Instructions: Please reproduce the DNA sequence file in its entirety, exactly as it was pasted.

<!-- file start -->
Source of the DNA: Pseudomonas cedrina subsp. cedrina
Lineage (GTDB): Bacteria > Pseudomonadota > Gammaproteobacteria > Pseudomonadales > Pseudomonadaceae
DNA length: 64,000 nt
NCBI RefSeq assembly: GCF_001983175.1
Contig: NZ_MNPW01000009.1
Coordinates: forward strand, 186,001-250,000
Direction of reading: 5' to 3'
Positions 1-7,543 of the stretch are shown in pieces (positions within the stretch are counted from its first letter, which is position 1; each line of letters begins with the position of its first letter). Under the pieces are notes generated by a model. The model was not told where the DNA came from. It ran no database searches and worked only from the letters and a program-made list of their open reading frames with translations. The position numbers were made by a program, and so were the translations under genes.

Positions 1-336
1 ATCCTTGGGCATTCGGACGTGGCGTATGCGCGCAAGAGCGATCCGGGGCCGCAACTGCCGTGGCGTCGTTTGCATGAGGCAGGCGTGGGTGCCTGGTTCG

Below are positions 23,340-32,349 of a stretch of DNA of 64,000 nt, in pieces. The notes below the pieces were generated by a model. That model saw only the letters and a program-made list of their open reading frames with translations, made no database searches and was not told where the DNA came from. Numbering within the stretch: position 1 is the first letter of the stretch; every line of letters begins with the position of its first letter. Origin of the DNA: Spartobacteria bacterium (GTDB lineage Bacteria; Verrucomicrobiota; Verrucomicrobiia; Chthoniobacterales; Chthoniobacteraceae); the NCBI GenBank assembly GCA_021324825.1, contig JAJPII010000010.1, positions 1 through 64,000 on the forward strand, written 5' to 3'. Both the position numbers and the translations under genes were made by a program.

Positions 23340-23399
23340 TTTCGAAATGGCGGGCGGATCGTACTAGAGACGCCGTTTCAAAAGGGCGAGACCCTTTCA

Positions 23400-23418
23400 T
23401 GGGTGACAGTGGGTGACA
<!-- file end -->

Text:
Source of the DNA: Pseudomonas cedrina subsp. cedrina
Lineage (GTDB): Bacteria > Pseudomonadota > Gammaproteobacteria > Pseudomonadales > Pseudomonadaceae
DNA length: 64,000 nt
NCBI RefSeq assembly: GCF_001983175.1
Contig: NZ_MNPW01000009.1
Coordinates: forward strand, 186,001-250,000
Direction of reading: 5' to 3'
Positions 1-7,543 of the stretch are shown in pieces (positions within the stretch are counted from its first letter, which is position 1; each line of letters begins with the position of its first letter). Under the pieces are notes generated by a model. The model was not told where the DNA came from. It ran no database searches and worked only from the letters and a program-made list of their open reading frames with translations. The position numbers were made by a program, and so were the translations under genes.

Positions 1-336
1 ATCCTTGGGCATTCGGACGTGGCGTATGCGCGCAAGAGCGATCCGGGGCCGCAACTGCCGTGGCGTCGTTTGCATGAGGCAGGCGTGGGTGCCTGGTTCG

Below are positions 23,340-32,349 of a stretch of DNA of 64,000 nt, in pieces. The notes below the pieces were generated by a model. That model saw only the letters and a program-made list of their open reading frames with translations, made no database searches and was not told where the DNA came from. Numbering within the stretch: position 1 is the first letter of the stretch; every line of letters begins with the position of its first letter. Origin of the DNA: Spartobacteria bacterium (GTDB lineage Bacteria; Verrucomicrobiota; Verrucomicrobiia; Chthoniobacterales; Chthoniobacteraceae); the NCBI GenBank assembly GCA_021324825.1, contig JAJPII010000010.1, positions 1 through 64,000 on the forward strand, written 5' to 3'. Both the position numbers and the translations under genes were made by a program.

Positions 23340-23399
23340 TTTCGAAATGGCGGGCGGATCGTACTAGAGACGCCGTTTCAAAAGGGCGAGACCCTTTCA

Positions 23400-23418
23400 T
23401 GGGTGACAGTGGGTGACA